Turns out I’m not the only one who thinks that “the Apple way” is right out of the old Soviet playbook. In fact, I’m in some fairly distinguished company.
Lawrence Lessig, 1999: “Apple’s response to free speech would make Stalin proud”:
[O]n an Apple-hosted forum … an Apple employee posted a schoolmarmish missive: Apple never promised upgradeability, the employee astutely observed, warning that “additional posts to the thread will be removed, and since the entire thread is off-topic, it will most likely be removed as well.” True to the threat, Apple then deleted the unhappy messages — airbrushing the discontent away with an ease that the Soviets would have envied. …
I do find this corporate response to criticism interesting. We live in a “free-speech” world; our national identity is tied to the ideals of the First Amendment. And yet we treat it as obvious that in corporate space, the Bolsheviks rule. We trust free speech where it doesn’t really matter (politics); we banish it where money is the bottom line (business).
Machiavelli had the right idea: the business world is governed by force, not by virtue. … This is the principle that Apple has always lived by, and kept us coming back for more, in a sick, twisted way. (Think I’m exaggerating? Raise your hand if you love the Mac. Keep your hand raised if you love Apple. I arrest my case.).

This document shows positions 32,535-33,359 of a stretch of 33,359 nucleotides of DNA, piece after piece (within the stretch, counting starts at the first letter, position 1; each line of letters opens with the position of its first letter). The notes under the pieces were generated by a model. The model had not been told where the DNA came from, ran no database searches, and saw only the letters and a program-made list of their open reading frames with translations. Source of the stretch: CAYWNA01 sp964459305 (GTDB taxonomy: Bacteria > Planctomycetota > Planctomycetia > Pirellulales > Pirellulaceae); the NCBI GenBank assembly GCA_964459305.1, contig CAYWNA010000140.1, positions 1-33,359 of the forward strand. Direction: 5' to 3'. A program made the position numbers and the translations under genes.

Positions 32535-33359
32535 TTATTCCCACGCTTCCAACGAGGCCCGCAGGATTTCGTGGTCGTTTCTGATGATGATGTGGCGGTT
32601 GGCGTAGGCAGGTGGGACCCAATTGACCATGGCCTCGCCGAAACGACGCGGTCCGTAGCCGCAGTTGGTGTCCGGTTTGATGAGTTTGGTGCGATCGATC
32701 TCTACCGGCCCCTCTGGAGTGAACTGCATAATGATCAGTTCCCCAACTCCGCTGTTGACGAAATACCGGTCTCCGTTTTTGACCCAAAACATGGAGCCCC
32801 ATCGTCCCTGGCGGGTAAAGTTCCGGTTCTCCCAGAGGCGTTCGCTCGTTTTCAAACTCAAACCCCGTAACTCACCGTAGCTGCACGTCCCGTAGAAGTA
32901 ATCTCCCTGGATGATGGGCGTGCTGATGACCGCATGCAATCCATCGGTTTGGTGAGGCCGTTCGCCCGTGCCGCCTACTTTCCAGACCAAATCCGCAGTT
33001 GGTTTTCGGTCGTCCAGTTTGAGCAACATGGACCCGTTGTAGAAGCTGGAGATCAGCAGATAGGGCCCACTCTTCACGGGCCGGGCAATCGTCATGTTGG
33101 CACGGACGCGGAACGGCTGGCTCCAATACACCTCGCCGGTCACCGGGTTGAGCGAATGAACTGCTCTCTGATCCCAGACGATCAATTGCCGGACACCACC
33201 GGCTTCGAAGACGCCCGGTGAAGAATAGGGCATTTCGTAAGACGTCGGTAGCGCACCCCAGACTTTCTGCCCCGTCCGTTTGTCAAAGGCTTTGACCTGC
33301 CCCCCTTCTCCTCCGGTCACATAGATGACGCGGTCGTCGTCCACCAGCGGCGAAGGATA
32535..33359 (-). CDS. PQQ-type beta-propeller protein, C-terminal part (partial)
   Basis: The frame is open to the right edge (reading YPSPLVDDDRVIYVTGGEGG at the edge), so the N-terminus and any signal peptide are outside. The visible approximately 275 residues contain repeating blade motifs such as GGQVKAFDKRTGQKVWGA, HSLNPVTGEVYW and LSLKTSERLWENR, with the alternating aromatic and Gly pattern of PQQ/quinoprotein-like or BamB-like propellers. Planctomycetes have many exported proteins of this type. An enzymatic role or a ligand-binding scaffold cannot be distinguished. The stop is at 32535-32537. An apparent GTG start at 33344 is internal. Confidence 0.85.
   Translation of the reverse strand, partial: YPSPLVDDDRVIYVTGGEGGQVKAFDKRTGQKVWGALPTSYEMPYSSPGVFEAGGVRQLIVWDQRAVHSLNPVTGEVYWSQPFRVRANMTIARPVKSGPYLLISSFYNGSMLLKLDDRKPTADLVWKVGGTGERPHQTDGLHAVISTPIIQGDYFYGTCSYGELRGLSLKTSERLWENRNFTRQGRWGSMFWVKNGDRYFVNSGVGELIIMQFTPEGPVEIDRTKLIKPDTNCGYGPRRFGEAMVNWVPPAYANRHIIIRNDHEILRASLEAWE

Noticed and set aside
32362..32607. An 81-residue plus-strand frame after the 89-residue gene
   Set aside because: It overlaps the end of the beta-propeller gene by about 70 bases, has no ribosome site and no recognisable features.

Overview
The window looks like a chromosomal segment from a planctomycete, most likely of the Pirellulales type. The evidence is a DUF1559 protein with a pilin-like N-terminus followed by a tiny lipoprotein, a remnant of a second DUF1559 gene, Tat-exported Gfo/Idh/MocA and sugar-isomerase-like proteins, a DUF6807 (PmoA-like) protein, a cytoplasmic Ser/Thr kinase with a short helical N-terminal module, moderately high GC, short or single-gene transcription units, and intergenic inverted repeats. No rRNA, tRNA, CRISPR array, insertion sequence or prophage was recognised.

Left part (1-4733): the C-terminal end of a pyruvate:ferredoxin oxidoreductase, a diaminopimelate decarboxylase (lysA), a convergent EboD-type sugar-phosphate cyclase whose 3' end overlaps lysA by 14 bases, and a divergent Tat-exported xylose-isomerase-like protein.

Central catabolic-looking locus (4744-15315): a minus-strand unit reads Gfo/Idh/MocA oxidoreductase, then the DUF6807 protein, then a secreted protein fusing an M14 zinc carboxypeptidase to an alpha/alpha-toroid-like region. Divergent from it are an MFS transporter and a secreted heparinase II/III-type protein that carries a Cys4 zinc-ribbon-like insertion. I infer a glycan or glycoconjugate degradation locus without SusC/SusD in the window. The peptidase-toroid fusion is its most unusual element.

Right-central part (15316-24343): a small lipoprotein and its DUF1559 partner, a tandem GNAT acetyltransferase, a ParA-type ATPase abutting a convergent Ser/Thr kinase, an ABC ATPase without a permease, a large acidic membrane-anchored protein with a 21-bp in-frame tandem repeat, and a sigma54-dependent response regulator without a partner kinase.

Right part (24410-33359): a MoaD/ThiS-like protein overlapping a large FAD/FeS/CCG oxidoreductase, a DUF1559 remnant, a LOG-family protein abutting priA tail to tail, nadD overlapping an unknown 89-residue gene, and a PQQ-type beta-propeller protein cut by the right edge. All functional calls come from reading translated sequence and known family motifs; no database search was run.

I think it was Stalin who stood in front of his men with a live chicken. He then plucked the feathers off that chicken, one by excruciatingly one. When he finished, he then began walking away from the chicken. The dazed chicken amazingly followed Stalin, and even worse, ate out of Stalin’s hands. …
Mark my words. The more successful Apple gets, the crazier Steve will get. It’s a truism. You’ve heard the stories about how an Apple employee can get in the elevator with Steve and find himself fired by the time he reaches ground floor. I’m sure that was when Apple was at its zenith, in all its glory. Also, the converse is true: when Apple reached its nadir, I’m sure Steve was humble, congenial, downright human.
Sam Beckwith, Prague TV, 2005, reviews an exhibit of Soviet art:
The second section, With Lenin For Ever, looks at communism as a pseudo-religion, which means lots of posters of Lenin and Stalin … There’s also an “inspirational” quote from Pravda:
“Should you ever run into difficulties at work, or suddenly doubt your abilities, think of him – of Stalin – and you’ll find the necessary self-confidence. Should you feel tired at a time when a man should not be tired, think of him – of Stalin – and work will become easier. Should you be at a loss as to how you should act, think of him – of Stalin – and your decision will be the right one.”
I intend to apply this to my own life, but substituting Steve Jobs for Stalin.